Most people suspeced as much, but when it's coming from the bank that's investigating the issues, it's all the more damning: The NY Times reports that JP Morgan Chase is looking into whether $14 million worth of "cash, property and stocks" was "improperly obtained" by Anthony Marshall from his ailing 104 year old mother, Brooke Astor. After the drama and accusations of Marshall refusing to buy his mother non-skid socks, leaving her nurses to do so, or maybe selling her favorite painting without her knowledge, the attention will now be on financial accounting. JP Morgan Chase, which is a temporary court-appointed guardian for Astor (along with her friend Annette de la Renta) and will be paid for its work by Astor's funds, filed papers in court saying that “The evidence developed as of now supports the conclusion that transfers of Mrs. Astor’s assets were made not for her benefit, but for the benefit of Anthony Marshall or his wife, or for the benefit of entities he owned or controlled. Some of these transactions, at least on their face, cannot be explained except as an exercise in impropriety."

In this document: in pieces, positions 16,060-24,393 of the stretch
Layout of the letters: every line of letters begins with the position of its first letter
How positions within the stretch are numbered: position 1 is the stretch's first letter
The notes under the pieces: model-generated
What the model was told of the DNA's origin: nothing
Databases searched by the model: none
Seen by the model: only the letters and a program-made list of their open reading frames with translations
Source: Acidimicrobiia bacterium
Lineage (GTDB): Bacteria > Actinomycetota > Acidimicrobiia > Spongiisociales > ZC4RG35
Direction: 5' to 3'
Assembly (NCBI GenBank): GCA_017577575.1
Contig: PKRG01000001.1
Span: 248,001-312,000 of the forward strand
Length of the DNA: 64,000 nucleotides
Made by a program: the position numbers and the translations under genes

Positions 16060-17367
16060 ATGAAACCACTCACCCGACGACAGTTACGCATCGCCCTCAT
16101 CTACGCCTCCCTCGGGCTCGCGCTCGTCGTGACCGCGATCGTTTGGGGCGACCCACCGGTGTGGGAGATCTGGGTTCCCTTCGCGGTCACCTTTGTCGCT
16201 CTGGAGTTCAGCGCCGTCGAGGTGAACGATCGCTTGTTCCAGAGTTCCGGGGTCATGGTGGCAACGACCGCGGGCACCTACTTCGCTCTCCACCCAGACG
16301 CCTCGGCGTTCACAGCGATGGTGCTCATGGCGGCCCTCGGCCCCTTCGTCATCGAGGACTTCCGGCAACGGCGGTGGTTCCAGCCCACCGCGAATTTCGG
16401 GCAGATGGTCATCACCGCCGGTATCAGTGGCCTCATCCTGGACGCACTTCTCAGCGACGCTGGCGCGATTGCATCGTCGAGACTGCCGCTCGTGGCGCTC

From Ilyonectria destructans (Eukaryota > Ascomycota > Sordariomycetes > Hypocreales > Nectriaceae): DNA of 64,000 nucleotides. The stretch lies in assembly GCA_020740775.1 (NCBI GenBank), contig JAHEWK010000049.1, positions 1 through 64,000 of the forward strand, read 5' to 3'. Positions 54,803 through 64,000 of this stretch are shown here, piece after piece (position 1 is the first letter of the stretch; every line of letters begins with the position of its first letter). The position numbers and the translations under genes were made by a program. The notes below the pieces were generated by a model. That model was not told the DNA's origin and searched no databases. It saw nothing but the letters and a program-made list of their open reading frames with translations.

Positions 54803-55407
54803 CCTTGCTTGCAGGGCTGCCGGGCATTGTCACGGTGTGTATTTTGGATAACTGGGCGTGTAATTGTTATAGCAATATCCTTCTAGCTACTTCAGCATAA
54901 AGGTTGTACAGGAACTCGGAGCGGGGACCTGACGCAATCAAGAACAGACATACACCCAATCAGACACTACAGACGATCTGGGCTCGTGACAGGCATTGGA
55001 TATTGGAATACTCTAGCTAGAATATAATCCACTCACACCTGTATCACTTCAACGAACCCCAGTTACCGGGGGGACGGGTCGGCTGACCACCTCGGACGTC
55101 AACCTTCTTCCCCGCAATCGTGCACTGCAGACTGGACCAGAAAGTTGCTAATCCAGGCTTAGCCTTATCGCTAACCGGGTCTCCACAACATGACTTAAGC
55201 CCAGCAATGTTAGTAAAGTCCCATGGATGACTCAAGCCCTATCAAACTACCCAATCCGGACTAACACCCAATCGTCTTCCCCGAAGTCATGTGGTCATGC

How? According to the article, Marshall used his mother's money to pay taxes on gifts (a home in Maine and securities) that she gave him and that he paid bumped up his salary for managing his mother's affairs from $450,000 in 2004 to $2 million in 2005. Marshall's lawyer says that JP Morgan Chase's are without merit and that Astor knew about these dealings, but the bank questions whether she was even competent to make these decisions. It will be difficult to prove Astor's state of mind during certain key moments, but Marshall using his mother's money to maintain his Manhattan apartment (and her old house in Maine that he now owns)? That sounds fishy.